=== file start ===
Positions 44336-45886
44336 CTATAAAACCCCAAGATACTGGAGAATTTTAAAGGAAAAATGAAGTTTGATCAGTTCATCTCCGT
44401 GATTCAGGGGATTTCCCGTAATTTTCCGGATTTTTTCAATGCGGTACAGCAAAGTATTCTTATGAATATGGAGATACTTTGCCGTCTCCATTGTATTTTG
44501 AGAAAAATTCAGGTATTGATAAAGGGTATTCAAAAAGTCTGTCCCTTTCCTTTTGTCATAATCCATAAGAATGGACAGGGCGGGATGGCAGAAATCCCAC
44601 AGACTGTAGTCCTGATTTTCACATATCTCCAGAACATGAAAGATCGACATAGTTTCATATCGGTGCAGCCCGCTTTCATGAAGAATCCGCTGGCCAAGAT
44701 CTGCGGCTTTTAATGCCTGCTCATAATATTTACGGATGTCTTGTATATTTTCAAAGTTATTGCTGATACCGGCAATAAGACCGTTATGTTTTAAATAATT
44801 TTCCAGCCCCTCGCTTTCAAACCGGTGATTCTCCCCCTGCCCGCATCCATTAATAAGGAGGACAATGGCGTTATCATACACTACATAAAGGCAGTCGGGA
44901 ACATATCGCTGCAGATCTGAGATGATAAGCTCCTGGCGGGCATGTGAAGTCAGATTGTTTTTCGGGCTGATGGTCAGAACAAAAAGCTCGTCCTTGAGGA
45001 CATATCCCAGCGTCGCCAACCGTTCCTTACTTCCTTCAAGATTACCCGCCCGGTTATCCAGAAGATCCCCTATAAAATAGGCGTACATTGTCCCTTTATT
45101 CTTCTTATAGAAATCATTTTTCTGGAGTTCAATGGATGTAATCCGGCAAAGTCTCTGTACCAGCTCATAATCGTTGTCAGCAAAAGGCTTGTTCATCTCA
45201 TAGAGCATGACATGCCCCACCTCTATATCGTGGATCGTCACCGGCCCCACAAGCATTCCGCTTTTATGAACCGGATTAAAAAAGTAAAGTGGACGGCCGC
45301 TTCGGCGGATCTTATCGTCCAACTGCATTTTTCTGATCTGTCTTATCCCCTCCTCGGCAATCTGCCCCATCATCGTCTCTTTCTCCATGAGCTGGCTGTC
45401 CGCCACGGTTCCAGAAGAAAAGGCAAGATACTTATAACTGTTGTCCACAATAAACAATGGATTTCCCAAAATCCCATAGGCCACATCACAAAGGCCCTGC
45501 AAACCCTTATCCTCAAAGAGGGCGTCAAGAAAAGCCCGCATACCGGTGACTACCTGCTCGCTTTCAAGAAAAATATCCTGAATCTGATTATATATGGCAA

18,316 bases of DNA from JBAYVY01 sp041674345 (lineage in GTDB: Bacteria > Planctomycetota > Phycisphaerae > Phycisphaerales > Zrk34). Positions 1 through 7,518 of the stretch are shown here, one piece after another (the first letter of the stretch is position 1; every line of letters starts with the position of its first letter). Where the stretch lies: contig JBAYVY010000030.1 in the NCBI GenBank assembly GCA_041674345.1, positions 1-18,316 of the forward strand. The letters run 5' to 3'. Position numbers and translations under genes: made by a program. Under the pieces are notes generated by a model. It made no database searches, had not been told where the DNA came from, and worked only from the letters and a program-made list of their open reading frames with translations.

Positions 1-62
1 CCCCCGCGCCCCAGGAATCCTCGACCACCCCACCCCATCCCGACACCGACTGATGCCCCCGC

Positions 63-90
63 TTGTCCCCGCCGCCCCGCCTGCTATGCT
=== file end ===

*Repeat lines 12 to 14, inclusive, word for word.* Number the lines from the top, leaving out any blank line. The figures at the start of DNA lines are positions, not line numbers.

45301 TTCGGCGGATCTTATCGTCCAACTGCATTTTTCTGATCTGTCTTATCCCCTCCTCGGCAATCTGCCCCATCATCGTCTCTTTCTCCATGAGCTGGCTGTC
45401 CGCCACGGTTCCAGAAGAAAAGGCAAGATACTTATAACTGTTGTCCACAATAAACAATGGATTTCCCAAAATCCCATAGGCCACATCACAAAGGCCCTGC
45501 AAACCCTTATCCTCAAAGAGGGCGTCAAGAAAAGCCCGCATACCGGTGACTACCTGCTCGCTTTCAAGAAAAATATCCTGAATCTGATTATATATGGCAA